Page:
Thursday, 24 March 2011

Growing Up Home: Swimming Lessons


My nephew fishes in the lake I grew up on
(The following is an excerpt from "Growing Up Home." Copyright RK Henderson.)

In Olympia, Washington, where I grew up, people who couldn't swim were considered physically, if not mentally, disabled. So to avoid small town censure, and perhaps save our lives, my mother enrolled my brother and me in swimming lessons at the age of six and eight.

Back then, self-respecting Puget Sound kids swam in lakes, and on really hot days, the bay. I still abhor pools, reeking of bleach and God knows what else. But this was pushing it. I don't recall the precise month the course began, but my graphic memories of icy grey skies place it closer to the previous Christmas than the next. The venue was Capitol Lake, a former mudflat of the Sound, dyked off in the 1950s to make a freshwater reflecting pond for the state capitol dome. The black marine oobleck, stagnated river water, and municipal effluent also made it a fermenting cauldron of corruption, one whose temperature hovered just above freezing in that season.

Before our abject refusal even to undress in the dank bathhouse, much less enter the water, my mother bribed us with a Mountain Bar a-piece, payable after each session. And so we fell in with the blue-lipped, shoulder-hugging damned lined up in the pea gravel. The only sound was the ominous lap of waves, from which we reflexively pulled back our toes; we were all shivering too hard even to complain.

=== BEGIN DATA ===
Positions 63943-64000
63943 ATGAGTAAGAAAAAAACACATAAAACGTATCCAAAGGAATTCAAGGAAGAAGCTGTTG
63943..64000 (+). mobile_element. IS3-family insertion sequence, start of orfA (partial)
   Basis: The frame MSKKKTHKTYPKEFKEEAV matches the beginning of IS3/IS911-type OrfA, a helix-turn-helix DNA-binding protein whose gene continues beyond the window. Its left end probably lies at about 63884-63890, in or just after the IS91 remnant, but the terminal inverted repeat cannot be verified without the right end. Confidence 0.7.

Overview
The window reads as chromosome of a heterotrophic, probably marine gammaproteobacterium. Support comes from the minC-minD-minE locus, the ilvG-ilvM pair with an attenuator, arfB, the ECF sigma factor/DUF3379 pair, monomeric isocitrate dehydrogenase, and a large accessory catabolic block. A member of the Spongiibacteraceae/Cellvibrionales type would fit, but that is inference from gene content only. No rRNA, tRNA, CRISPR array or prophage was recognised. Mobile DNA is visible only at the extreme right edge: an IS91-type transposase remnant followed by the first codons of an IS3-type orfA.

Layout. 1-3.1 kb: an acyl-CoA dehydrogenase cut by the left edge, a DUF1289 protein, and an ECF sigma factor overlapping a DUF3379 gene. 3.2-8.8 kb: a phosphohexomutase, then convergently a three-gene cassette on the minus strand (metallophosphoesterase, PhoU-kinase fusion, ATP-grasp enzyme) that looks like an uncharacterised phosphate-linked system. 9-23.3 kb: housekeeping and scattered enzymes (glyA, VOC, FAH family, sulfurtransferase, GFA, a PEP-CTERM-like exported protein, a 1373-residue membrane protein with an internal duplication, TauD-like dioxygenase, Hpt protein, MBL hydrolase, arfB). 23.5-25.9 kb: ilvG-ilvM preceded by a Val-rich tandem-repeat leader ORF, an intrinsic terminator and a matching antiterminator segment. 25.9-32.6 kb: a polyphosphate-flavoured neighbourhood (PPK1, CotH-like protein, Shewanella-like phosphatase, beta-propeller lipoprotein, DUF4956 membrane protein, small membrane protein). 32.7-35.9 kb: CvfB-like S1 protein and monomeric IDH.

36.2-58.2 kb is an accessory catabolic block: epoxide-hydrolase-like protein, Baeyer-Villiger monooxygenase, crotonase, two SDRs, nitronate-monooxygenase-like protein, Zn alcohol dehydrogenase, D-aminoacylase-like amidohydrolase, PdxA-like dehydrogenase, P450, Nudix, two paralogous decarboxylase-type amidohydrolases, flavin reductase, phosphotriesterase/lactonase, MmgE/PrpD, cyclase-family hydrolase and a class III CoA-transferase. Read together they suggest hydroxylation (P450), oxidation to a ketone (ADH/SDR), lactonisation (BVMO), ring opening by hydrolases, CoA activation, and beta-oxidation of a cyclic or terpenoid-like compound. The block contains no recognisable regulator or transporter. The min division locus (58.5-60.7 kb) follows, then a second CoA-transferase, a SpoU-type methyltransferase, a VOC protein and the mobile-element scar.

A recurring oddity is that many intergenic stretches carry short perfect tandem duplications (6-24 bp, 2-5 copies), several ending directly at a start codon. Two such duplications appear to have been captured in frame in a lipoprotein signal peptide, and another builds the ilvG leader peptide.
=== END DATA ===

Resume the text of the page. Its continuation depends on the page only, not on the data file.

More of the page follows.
Eventually a teenager appeared, in dry trunks and thongs, carrying a clipboard. A whistle was slung around the hood of his sweatshirt. "Everybody in!" he ordered, stepping onto the L-shaped swimming dock. Nobody moved. As he rounded the corner a whistle blast split the air. "I said IN!" A girl of similar years appeared behind us, urging us forward with menacing pushing gestures.

I don't know where Parks and Recreation got those instructors. Possibly they were young offenders working off their community service. At any rate, when push came literally to shove, we found ourselves knee-deep in glacial sewage. Our tormentors ordered us to grip the dock and kick, to tread water, to swim across the boomed swimming area. We strove to move as little as possible, and not to put our faces underwater. Or, God forbid, get any in our mouths.

And so it went, week after week. Few images survive today beyond wretched misery; the rest have been firmly repressed. But I do recall once huddling with another boy as we numbly contemplated some grotesque, B-movie invertebrate clinging to the dock's slimy undercarriage. I've spent my life on, in, and near water, but I've never seen its like again. Mostly, I remember how we vaulted out of that arctic slough at lesson's end, clutching beach towels around waxen shoulders and simply savouring the terry cloth nirvana. It's amazing how a slight shift in location can make a cold, soggy morning feel like an August afternoon.

I learned nothing about swimming that spring, but is that really the point? Capitol Lake is off-limits to swimmers now, condemned at long last by a lethargic county health department, and today, my nephew takes his lessons in a heated indoor pool. I worry about his moral development. Sure, he'll learn the side stroke, the dead man's float, the Australian crawl. But can the boy truly become a man without spending nine consecutive Saturdays waist-deep in a freezing mudflat, while Colonel Klink snarls at him from the dock?

And will he ever know the sheer, ecstatic bliss a guy can get from a single Mountain Bar?
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